Solar-Powered Still Turns Salty Ocean Water Fresh

Without access to fresh, clean drinking water, millions of people around the world must endure compromised health conditions and a poor standard of living. Many, mostly women, are forced to walk long hours to find water supplies, which are often polluted, only to face the backbreaking task of carrying it home. By the year 2025, 2/3 of the world population will lack sufficient fresh water, so this problem is only going to get worse if we don’t find a practical solution

Designer Gabriele Diamanti has spent many years traveling the world, and seen this problem repeated over and over. He decided to use his knowledge of industrial design, renewable energy, and social issues to create a possible solution. What emerged is something Diamanti likes to call a solar still: a device that takes salt or brackish water and creates something drinkable.

solar-powered-still

Image via Gabriele Diamanti/Core 77

Called “Eliodomestico,” which roughly translated means “Sun-household”, the device is low-tech and low-cost, made of simple, replaceable parts that will be familiar to those who use it. To use the still, it must first be filled with salt or brackish water during the morning hours. Once the boiler is tightly sealed, climbing temperatures cause the pressure inside to increase. The resulting steam is forced downwards through a connection pipe and collects in the lid, which acts as a condenser, turning the steam into fresh water.

Eventually, the solar-powered home distillery could provide benefits that extend far beyond fresh water. “It can deliver very positive outcomes for the local economies, because it’s designed to be produced (and eventually repaired) by local craftsmen, thus generating a market,” writes Diamanti. “Craftsmen from many different places can produce the distiller, using the materials that they already can manage. The production techniques are very sustainable, already present in the developing countries, so there is no need to teach anything to the craftsmen.” The project recently won a Core77 Design Award for Social Impact, and Diamanti hopes that soon, people will adapt the opensource design to solve problems in their own region.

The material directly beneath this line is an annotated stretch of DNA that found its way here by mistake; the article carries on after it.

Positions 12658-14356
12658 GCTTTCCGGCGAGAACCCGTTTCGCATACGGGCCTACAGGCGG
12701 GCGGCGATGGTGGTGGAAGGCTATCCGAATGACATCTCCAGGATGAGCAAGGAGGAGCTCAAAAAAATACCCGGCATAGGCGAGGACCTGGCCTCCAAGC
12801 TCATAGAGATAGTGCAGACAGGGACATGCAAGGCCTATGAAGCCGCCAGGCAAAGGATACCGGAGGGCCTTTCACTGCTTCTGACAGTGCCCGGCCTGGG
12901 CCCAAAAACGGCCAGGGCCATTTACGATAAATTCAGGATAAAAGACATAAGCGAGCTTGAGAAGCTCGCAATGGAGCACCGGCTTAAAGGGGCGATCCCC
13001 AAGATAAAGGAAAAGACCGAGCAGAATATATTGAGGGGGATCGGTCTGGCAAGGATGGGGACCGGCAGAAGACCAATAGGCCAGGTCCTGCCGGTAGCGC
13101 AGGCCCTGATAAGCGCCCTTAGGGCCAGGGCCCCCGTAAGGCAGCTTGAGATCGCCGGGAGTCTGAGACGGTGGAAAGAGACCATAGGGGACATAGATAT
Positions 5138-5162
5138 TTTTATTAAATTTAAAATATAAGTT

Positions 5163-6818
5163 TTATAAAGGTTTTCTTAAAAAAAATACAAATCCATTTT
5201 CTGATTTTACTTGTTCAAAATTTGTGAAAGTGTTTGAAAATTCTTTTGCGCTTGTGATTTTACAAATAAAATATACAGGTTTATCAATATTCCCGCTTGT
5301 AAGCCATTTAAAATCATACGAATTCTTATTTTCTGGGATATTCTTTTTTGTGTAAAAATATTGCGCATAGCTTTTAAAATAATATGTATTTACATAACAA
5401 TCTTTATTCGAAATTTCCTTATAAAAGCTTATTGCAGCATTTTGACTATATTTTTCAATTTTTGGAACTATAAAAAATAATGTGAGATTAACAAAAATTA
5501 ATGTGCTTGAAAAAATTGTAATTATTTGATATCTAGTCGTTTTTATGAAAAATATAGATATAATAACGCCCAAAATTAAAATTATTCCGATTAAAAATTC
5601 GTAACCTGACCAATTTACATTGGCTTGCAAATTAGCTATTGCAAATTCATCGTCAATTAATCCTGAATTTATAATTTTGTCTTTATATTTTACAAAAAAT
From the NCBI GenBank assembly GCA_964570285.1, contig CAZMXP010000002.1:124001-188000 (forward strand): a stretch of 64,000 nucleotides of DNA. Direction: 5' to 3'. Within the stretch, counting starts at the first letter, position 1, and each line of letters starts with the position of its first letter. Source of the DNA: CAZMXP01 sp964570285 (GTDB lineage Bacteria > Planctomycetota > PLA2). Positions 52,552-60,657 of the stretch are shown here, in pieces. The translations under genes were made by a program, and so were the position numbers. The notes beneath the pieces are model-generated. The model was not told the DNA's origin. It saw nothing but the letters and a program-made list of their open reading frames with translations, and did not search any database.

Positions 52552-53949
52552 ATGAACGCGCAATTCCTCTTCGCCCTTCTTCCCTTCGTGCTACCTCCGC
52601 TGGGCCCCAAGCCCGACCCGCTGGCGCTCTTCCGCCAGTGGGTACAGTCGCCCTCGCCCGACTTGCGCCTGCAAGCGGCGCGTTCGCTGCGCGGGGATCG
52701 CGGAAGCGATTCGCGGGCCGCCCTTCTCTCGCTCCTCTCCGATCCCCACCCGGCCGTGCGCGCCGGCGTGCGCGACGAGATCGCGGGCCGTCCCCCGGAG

Beth Buczynski is a freelancer writer and editor currently living in the Rocky Mountain West. Her articles appear on Care2, Ecosalon and Inhabitat, just to name a few. So far, Beth has lived in or near three major U.S. mountain ranges, and is passionate about protecting the important ecosystems they represent. Follow Beth on Twitter as @ecosphericblog

  • Ken Blystone

    http://vimeo.com/37080301

    Off Grid Solar Trainer

  • Sudheer Shukla

    Hi Beth,

    A friend of mine is going to India soon, and would VERY MUCH like to find out how to get this kind of solar-powered till for villages in Gujarat which have access to nothing but salty water. Please e-mail me at sudheerpshukla@yahoo.com. (I’ve tweeted you, and would have e-mailed you, but I couldn’t find your e-mail address.) Thank you! Looking forward to hearing from you.

    Sincerely,

    Sudheer (Shukla)

  • Glenribbeen

    Just as brilliant as the rocket-stove – and it seems just as simple. Quite brilliant.

  • scott kennedy

    We live on the great Bja peninsula where sea water is available but little sweet water.I am greatly interested to know more about his simple technology,Please if possible let me know some more.

  • http://www.facebook.com/ARTSTRADA.MAGAZINE Patrick Labay

    add a Fresnel lens on top to increase the output

  • jcfried

    This device appears to produce distilled water, so it has no mineral content. Distilled water isn’t safe to drink for prolonged periods because it removes minerals from the body. How does this device maintain, or reintroduce, appropriate minerals in the water? What should people do with the remains of the process?

    • http://www.facebook.com/lealdragon Monica Leal

      Yes jcfried is right. I almost died from drinking distilled water for 15 years! Long-term it’s VERY dangerous, especially for children whose bones and organs are forming and growing. I appreciate the idea and think it’s great for emergencies, but they should figure out a way to return minerals to it, to make it safe for long-term use.